innumerable evils compassed him about, Psa 40:12, the sins of his people, those evil things, were imputed to him; the iniquity of them all was laid upon him, as was also the evil of punishment for them; and then he found trouble and sorrow enough:

and my life draweth nigh unto the grave: a phrase expressive of a person's being just ready to die, Job 33:22 as the psalmist now thought he was, Psa 88:5, it is in the plural number "my lives" g; and so may not only denote the danger he was in of his natural life, but of his spiritual and eternal life, which he might fear, being in darkness and desertion, would be lost, though they could not; yea, that he was near to "hell" itself, for so the word h may be rendered; for when the presence of God is withdrawn, and wrath let into the conscience, a person in his own apprehension seems to be in hell as it were, or near it; see Jon 2:2. This was true of Christ, when he was sorrowful unto death, and was brought to the dust of it, and under divine dereliction, and a sense of the wrath of God, as the surety of his people.

Gill: Psa 88:4 - I am counted with them that go down into the pit // I am as a man that hath no strength I am counted with them that go down into the pit,.... With the dead, with them that are worthy of death, with malefactors that are judicially put to d...

I am counted with them that go down into the pit,.... With the dead, with them that are worthy of death, with malefactors that are judicially put to death, and are not laid in a common grave, but put into a pit together: thus Christ was reckoned and accounted of by the Jews; the sanhedrim counted him worthy of death; and the common people cried out Crucify him; and they did crucify him between two malefactors; and so he was numbered or counted with transgressors, and as one of them, Isa 53:3.

I am as a man that hath no strength; for his "strength" was "dried up like a potsherd", Psa 22:15, though he was the mighty God, and, as man, was made strong by the Lord for himself.

Gill: Psa 88:5 - Free among the dead // like the slain that lie in the grave, whom thou rememberest no more // and they are cut off from thy hand Free among the dead,.... If he was a freeman, it was only among the dead, not among the living; if he was free of any city, it was of the city of the ...

Free among the dead,.... If he was a freeman, it was only among the dead, not among the living; if he was free of any city, it was of the city of the dead; he looked upon himself as a dead man, as one belonging to the state of the dead, who are free from all relations, and from all business and labour, and removed from all company and society; he thought himself quite neglected, of whom there was no more care and notice taken than of a dead man:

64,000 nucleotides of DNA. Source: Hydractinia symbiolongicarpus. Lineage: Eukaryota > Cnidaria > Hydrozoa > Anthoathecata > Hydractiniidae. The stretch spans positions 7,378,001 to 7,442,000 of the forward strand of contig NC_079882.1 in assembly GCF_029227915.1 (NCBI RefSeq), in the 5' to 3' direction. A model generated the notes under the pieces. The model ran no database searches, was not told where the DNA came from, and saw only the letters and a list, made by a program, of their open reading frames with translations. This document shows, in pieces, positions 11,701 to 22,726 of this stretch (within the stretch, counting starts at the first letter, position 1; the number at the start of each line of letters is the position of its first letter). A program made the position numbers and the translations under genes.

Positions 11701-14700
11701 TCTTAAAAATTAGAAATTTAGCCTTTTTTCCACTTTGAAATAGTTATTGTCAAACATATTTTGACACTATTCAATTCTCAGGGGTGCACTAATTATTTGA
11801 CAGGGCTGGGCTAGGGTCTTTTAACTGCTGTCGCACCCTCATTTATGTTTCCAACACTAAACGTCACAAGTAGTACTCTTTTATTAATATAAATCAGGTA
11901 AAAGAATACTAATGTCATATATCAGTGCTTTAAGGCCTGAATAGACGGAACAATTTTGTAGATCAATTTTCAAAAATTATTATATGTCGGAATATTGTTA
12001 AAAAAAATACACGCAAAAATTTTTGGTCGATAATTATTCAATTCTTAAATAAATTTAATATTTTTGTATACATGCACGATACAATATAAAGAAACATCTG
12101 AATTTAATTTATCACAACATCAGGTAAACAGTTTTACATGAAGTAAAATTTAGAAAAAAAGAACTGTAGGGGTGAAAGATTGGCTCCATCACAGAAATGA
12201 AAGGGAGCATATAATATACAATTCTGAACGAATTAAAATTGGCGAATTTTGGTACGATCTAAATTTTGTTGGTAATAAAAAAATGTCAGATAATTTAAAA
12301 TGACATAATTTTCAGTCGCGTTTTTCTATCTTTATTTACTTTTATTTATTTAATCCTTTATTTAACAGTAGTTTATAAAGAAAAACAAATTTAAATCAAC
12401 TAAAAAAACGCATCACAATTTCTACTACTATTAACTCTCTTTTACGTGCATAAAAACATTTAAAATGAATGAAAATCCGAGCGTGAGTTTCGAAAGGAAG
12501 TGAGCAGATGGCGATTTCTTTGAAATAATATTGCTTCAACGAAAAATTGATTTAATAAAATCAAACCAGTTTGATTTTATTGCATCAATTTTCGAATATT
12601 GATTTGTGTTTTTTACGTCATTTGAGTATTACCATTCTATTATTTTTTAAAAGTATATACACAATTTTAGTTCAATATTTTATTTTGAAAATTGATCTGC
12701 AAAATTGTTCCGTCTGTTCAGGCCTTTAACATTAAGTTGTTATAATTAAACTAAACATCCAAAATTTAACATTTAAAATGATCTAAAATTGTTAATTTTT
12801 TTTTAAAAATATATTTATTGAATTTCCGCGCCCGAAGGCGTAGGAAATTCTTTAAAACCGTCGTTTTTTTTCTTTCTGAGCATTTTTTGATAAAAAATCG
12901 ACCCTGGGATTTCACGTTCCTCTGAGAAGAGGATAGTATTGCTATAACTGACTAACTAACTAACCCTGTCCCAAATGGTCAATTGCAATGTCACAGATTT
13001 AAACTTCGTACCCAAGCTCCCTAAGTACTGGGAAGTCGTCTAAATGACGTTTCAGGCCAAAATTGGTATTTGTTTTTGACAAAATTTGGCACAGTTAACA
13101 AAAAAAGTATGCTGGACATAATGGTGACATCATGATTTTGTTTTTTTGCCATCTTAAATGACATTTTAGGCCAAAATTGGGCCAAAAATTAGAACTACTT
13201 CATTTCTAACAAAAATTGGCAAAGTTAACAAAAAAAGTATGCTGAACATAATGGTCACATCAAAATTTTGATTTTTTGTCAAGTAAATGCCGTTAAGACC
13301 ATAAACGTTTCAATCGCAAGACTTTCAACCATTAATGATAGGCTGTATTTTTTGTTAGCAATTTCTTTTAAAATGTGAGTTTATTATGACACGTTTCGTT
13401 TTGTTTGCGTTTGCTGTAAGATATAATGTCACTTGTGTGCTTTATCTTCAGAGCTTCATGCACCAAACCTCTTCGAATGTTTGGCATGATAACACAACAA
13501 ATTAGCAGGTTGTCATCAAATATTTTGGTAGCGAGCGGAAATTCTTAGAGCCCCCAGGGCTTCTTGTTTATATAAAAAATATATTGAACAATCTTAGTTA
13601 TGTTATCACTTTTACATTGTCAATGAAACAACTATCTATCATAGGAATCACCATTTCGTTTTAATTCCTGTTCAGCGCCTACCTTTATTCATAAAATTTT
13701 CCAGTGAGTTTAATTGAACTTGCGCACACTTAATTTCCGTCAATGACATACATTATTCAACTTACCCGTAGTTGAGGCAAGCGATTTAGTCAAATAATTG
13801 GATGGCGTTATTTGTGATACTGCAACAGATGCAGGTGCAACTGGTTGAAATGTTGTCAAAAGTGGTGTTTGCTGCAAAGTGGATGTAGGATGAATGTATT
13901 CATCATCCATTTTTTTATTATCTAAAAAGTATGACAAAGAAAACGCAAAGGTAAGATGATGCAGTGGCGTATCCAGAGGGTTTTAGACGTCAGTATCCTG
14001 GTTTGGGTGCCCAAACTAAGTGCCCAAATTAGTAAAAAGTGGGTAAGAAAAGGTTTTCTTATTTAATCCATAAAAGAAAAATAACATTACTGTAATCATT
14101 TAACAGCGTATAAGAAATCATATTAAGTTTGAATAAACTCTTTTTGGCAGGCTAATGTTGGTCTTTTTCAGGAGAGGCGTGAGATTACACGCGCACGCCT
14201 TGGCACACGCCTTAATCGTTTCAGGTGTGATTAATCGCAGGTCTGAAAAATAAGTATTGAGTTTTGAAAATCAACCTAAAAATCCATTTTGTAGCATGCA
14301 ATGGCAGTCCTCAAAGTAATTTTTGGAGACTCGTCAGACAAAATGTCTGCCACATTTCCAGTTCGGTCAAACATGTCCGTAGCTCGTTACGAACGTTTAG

like the slain that lie in the grave, whom thou rememberest no more; in a providential way, as in life, to clothe them, and feed them, and protect and preserve them; in which sense God is said to be mindful of men, Psa 8:4, who when dead have no need to be minded, and remembered in such a manner; otherwise God does remember the dead, and takes care of their dust, and will raise them again; and especially he remembers his own people, those that sleep in Jesus, who will be thought of in the resurrection morn, and will be raised first, and brought with Christ; see Job 14:13,

and they are cut off from thy hand; that is, the slain that lie in the grave, the dead that are buried there; these are cut off from the hand of Providence, they needing no supplies from thence as in the time of life. The Targum is,

"and they are separated from the face of thy majesty.''

or "they are cut off by thine hand" i; by the immediate hand of God, in a judicial way; so Christ in his death was like one of these, he was cut off in a judicial way, not for his own sins, but for the transgressions of his people, Isa 53:8.

Gill: Psa 88:6 - Thou hast laid me in the lowest pit // in the deeps Thou hast laid me in the lowest pit,.... The Targum interprets it of "captivity which was like unto the lowest pit;'' and so Jarchi and Kimchi. ...

Thou hast laid me in the lowest pit,.... The Targum interprets it of

"captivity which was like unto the lowest pit;''

and so Jarchi and Kimchi. Some understand it of a prison or dungeon, into which the psalmist was put; it may be interpreted of the pit of the grave, into which Christ was laid; though he continued in it not so long as to see corruption; from that prison and judgment he was quickly taken, Psa 16:10, "in darkness"; both corporeal and spiritual, Mat 27:45, and it is in the Hebrew text "in darknesses" k, denoting both: